Harry Jaffe still remembers the exact moment he was introduced to Bernie Sanders.
The year was 1976, and Jaffe — now editor at large for Washingtonian Magazine — was a cub reporter in his twenties, cutting his teeth at the Rutland Herald in Rutland, Vermont.
While writing up a story in the newsroom, the young journalist caught snippets of a gubernatorial debate on television, and one candidate with a thick Brooklyn accent captured Jaffe’s attention.
There on the screen was Sanders, four decades before he would launch his 2016 Democratic presidential campaign, running for governor on the socialist Liberty Union ticket. With a mop of curly hair and big glasses, he was already taking on the establishment, railing against imperialism and cataloging the ways he felt the wealthy took advantage of the working class. He would get just 6 percent of the vote in that election, but go on to a storied political career in the Green Mountain State.
Jaffe hadn’t written much about that career until recently — he’s best known as co-author of “Dream City,” the definitive history of District of Columbia politics — but Sanders’ White House bid piqued his interest. This week he’s out with “Why Bernie Sanders Matters,” the first unauthorized biography of the man firing up liberals and taking on Hillary Clinton in this primary campaign.
Jaffe sat down with InsideSources for an extensive interview about his book earlier this month, offering takeaways from his research and reporting as well as personal impressions of the Vermont senator.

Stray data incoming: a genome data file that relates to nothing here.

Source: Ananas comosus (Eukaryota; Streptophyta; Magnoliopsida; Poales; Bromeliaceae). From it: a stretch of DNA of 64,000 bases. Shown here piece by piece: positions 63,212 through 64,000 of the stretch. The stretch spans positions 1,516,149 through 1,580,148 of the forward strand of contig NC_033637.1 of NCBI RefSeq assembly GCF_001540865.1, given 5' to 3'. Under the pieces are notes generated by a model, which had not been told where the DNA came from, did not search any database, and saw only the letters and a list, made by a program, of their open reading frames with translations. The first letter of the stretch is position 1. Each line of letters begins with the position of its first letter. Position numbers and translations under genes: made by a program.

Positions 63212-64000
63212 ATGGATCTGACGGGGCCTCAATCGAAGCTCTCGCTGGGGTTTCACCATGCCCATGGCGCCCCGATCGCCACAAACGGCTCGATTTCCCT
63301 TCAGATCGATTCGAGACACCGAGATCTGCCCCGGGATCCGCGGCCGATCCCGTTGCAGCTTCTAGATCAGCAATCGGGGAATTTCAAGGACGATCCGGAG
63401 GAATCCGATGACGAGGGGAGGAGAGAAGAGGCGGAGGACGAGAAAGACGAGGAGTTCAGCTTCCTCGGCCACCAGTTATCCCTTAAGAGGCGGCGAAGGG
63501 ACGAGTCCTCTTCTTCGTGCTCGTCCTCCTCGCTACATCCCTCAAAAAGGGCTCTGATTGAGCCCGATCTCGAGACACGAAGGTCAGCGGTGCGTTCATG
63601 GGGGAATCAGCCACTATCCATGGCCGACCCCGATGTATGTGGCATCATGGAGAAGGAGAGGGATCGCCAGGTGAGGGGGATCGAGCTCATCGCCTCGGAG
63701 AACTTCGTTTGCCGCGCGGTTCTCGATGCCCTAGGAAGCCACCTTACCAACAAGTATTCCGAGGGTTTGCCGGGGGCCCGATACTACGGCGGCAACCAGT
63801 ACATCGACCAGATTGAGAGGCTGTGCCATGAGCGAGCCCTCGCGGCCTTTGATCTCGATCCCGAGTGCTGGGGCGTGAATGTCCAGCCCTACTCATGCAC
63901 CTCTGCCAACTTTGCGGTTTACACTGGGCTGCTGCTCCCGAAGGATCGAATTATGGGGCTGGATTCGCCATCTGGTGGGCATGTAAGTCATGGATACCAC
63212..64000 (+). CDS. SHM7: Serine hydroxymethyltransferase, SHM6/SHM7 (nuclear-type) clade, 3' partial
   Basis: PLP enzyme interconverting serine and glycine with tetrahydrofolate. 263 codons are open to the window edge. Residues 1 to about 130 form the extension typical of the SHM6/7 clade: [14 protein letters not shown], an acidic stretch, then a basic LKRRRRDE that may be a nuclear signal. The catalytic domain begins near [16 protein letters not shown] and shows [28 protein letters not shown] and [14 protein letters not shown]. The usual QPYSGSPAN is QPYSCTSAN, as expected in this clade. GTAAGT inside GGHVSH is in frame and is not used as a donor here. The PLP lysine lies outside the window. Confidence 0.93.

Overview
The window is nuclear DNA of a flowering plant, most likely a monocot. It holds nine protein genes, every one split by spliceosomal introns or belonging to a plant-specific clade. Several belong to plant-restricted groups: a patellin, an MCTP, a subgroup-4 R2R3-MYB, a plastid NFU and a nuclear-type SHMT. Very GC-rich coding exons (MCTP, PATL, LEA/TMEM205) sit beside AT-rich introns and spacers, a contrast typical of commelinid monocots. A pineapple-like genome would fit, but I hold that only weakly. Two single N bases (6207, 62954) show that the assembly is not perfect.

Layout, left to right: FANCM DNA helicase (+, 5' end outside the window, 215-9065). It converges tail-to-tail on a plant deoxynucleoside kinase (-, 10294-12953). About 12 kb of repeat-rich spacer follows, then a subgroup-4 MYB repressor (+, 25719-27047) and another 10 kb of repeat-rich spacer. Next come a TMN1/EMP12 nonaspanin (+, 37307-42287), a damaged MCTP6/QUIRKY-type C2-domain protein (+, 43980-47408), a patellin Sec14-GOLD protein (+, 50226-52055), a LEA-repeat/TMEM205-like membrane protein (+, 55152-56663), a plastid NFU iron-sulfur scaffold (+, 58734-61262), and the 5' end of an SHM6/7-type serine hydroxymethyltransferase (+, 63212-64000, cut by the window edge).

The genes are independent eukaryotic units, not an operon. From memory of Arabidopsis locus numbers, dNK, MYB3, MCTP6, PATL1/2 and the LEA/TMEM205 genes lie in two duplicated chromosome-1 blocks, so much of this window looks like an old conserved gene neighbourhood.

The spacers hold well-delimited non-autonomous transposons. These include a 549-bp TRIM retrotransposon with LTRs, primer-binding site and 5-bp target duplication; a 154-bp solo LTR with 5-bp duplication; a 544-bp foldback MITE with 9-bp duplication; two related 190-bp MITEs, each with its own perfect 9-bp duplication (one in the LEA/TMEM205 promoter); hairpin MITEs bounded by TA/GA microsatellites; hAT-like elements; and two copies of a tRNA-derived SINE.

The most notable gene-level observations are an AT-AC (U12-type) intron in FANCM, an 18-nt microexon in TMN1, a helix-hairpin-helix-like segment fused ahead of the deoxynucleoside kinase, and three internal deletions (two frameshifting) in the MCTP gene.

Here are 10 things the author learned about Sanders:
He’s the product of Vermont’s unique political culture.
Jaffe described the Green Mountain State as sui generis politically. The province of farmers, hippies, liberals and libertarians, Vermont has a population of roughly 600,000 and maintains a culture of small town hall meetings with office seekers and elected officials alike. It also boasts what Jaffe calls an “acceptance of odd characters and different points of view,” which helps explain the rise of someone with Sanders’ unusual politics.
His appeal is all about economic populism.
“Nobody speaks the truth in a vernacular way to middle-class Americans who struggle everyday to pay the bills, to the college graduates who have to find work and be self-sufficient and pay their college loans,” Jaffe said. “[Sanders] speaks to the retirees who can’t retire. He speaks to the young family where the husband and the wife have to work in order to raise their children but can’t apply enough time to child rearing.”
He’s not a hardcore socialist — but he was when he was younger.
“A pure-and-simple socialist believes in government control of the means of production, and that’s not what Bernie Sanders believes in,” Jaffe said. “He’s more of a liberal, more of leftist, more of a progressive and frankly more of a populist than anything else. If you look at him from that perspective, then I think he’s very electable. I think he is vulnerable to being pigeonholed as a doctrinaire Marxist socialist, and I think there’s a time when that would have fit, in his twenties, when he was part of [the Young Peoples Socialist League]. That was when he was a heck of a lot younger. Now I think he’s just on the very left side of the Democratic Party, very much within the mainstream of liberal Democratic politics.”